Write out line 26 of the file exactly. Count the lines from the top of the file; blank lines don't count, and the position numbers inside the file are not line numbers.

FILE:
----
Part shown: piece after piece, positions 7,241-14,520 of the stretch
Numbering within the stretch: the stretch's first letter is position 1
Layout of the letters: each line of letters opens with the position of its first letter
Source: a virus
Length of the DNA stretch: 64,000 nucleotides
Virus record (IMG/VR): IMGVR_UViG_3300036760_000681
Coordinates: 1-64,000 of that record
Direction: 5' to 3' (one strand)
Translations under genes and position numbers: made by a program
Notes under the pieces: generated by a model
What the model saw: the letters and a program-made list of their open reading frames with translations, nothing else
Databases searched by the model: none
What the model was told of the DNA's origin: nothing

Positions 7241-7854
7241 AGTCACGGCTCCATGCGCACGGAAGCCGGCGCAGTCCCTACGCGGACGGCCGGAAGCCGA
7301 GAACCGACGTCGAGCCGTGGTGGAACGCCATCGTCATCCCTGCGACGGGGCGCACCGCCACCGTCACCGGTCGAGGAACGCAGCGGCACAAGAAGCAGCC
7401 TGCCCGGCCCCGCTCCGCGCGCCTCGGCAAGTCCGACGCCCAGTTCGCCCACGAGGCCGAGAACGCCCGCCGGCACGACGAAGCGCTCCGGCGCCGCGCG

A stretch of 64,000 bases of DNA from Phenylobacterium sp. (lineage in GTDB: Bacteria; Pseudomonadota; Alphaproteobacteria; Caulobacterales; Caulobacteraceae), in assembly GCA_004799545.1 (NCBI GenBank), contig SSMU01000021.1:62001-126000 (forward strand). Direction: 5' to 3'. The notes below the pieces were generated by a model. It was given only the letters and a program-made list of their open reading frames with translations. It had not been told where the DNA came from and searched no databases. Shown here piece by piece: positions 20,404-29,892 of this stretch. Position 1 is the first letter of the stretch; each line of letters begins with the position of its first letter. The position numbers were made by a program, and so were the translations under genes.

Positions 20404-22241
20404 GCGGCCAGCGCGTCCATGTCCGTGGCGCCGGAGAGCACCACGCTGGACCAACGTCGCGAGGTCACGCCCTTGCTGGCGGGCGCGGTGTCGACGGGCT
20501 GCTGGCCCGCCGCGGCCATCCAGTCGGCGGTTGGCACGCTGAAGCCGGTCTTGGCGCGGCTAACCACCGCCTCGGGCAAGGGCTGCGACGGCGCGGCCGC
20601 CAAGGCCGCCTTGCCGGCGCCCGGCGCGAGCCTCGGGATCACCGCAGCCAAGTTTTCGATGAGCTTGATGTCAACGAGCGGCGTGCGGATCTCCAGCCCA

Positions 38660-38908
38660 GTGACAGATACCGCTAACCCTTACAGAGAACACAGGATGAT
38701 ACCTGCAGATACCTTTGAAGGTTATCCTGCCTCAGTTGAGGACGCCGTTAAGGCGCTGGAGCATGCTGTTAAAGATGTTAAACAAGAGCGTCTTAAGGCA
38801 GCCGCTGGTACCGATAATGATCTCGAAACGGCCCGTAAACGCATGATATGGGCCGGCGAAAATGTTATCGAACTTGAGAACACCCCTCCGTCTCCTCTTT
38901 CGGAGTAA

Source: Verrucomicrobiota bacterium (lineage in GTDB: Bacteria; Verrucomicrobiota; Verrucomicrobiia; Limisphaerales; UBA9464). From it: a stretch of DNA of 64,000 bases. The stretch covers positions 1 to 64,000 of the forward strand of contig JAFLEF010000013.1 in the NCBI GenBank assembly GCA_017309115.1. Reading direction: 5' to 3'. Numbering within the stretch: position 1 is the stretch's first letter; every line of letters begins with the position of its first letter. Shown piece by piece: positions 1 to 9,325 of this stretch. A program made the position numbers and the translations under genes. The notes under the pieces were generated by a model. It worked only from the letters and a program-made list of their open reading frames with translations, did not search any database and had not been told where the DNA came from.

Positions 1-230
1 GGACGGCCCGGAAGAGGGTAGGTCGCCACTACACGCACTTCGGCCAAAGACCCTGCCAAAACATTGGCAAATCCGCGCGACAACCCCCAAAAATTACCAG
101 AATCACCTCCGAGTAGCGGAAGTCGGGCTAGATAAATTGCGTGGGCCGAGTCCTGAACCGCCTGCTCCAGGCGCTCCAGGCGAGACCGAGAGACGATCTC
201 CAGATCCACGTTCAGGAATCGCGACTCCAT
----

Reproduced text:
38801 GCCGCTGGTACCGATAATGATCTCGAAACGGCCCGTAAACGCATGATATGGGCCGGCGAAAATGTTATCGAACTTGAGAACACCCCTCCGTCTCCTCTTT